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lynn bixenspan: interview

Image Credit: Zac deZon

Image Credit: Zac deZon

New York City comedian Lynn Bixenspan has recently been hailed as ‘one of the funniest feminists on Twitter.’ Social media has become an increasingly huge landscape of posts and opinions by comedians, artists, and celebrities that try to claim a place with the internet audience. To stand out amidst this huge crowd is definitely an achievement in and of itself. I had the chance to chat to Lynn about her career and found out her thoughts on feminism in the comedic space.

First tell me about how you got started as a comedian and performer?

I’ve been singing and acting in plays since I was a little kid (with a gap when I was too cool/awkward as a teenager). I’ve never let my mom live it down that she wouldn’t allow me to audition to be a Mouseketeer, because I’m like, 2000% sure I’d have been one, obviously.

Comedy-wise, I was influenced by reading my parents’ old National Lampoons and an SNL book they had that I thought was super-cool. I remember being too young to stay up to watch SNL and my parents recounting it for me the next day. I was just finishing college, living at home on Long Island, when I read an article about UCB and decided I desperately had to take improv classes there, which then led me to storytelling and stand-up.

What do you enjoy most about being a comedian?

That I can basically go up onstage and say basically whatever I want, although sometimes that can feel overwhelming. That I can connect with people this way and maybe possibly make them think about something differently,  besides making them laugh.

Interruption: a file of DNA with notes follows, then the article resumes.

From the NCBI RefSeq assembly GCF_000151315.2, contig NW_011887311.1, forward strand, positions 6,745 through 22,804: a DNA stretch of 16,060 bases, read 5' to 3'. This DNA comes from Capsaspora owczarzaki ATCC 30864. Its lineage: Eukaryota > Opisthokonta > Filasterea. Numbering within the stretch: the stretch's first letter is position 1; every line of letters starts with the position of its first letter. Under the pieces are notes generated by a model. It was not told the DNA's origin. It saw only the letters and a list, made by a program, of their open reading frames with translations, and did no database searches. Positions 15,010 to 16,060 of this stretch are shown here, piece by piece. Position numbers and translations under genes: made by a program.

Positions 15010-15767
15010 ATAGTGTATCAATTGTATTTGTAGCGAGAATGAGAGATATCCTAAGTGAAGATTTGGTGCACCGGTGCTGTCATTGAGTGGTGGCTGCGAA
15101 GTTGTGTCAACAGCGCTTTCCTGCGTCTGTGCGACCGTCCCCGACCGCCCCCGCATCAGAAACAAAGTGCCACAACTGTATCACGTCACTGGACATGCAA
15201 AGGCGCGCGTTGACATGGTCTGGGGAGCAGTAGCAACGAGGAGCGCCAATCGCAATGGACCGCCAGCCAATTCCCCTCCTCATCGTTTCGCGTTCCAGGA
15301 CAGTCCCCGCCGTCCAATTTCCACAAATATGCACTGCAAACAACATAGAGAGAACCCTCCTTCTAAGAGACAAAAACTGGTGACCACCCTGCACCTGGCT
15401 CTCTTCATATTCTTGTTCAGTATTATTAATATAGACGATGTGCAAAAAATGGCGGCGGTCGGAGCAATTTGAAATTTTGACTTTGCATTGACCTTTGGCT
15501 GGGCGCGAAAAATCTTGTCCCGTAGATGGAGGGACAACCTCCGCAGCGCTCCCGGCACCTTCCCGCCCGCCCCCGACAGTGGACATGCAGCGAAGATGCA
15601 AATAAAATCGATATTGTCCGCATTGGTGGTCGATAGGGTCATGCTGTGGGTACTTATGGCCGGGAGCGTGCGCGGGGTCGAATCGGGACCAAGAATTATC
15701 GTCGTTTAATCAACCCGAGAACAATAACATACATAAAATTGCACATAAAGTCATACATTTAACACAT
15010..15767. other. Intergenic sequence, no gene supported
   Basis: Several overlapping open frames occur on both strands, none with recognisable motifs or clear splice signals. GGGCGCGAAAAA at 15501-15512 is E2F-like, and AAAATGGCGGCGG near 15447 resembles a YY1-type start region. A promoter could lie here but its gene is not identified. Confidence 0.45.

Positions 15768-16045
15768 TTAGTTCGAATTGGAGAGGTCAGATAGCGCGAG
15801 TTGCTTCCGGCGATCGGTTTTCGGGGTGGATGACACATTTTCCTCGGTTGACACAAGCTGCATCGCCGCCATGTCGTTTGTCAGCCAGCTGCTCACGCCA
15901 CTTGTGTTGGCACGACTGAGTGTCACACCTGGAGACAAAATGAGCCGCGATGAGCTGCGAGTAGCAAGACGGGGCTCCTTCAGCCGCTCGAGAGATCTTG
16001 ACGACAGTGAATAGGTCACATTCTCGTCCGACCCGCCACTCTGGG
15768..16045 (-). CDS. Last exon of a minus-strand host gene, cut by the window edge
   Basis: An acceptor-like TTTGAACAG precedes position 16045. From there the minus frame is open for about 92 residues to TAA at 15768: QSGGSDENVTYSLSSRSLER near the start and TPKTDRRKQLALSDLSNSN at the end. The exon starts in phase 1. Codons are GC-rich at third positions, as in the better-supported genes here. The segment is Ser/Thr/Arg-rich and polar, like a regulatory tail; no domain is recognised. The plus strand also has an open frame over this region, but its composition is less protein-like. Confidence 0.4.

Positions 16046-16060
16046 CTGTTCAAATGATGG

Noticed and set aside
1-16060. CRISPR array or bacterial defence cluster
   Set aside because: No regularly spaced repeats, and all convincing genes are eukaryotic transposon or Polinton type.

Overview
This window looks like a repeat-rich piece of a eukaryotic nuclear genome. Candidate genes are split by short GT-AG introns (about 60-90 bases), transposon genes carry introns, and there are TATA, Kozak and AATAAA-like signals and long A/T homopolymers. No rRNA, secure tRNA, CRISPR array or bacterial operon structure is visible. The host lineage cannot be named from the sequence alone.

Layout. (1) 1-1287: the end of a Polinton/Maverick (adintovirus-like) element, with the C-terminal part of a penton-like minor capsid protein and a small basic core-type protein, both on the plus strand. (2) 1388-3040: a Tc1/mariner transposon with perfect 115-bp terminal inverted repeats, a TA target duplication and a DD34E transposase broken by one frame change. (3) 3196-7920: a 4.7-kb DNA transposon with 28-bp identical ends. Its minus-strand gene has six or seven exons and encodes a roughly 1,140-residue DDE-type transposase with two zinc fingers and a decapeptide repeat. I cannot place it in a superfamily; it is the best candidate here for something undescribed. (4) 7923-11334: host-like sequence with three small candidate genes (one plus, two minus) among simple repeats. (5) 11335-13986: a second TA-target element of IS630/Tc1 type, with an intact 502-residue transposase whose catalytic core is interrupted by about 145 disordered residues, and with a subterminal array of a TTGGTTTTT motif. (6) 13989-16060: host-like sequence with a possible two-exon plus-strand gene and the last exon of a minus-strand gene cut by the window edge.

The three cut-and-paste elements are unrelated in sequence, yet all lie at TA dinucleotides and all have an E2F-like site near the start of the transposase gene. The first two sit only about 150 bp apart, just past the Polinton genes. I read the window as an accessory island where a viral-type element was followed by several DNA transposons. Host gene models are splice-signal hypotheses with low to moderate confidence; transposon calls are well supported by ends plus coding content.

Also, that it’s given me access to a community that exist almost everywhere. So now whenever I go to a new place, I feel like I can usually find somewhere to get up onstage, and automatically know people. Either people I know from online, or friends of friends, or people I met in a different city. Which segues into…

Have you travelled your shows around the country/the world? If not do you plan to do so?

I’ve done shows and festivals in a bunch of cities in the US. It’s really interesting to figure out what different audiences are like. I have yet to perform outside of the US, but yes, please,  ask me to do your international shows!

Tell me about how feminism has influenced your comedy and your style?

I’ve always considered myself a feminist, from my teen years being obsessed with grrrl bands on, but it’s really been the past 5 years or so that I became more educated about it and so of course it’s ended up influencing my writing and stand-up. But it’s not like I come at it with an agenda, like “OK, HOW DO I WRITE JOKES TO ENLIGHTEN THE PUBLIC ON THE PATRIARCHY AND THE MALE GAZE?!” I write things that are funny and important to me, so naturally, those ideas are  just what comes out.  Sometimes I’ll go into a show thinking, “oh, this audience seems like they might not get my material” and then they usually surprise me. One woman came up to me after a show and said “My husband didn’t get your joke about feminism, and I’ve been having a lot of issues with him lately. I’m seriously thinking of divorcing him.” It seemed like it was one of those “jokes” that has a lot of truth to it. So, you know, my goal is to be a catalyst for divorce. NO! Also, I’ve been brought onstage by a host before as a “feminist comedian” and while both those things are true, it’s not like I particularly want to be known for having one specific agenda. But if I have to be a  “_________” comedian, that’s not a bad adjective to have in front of it.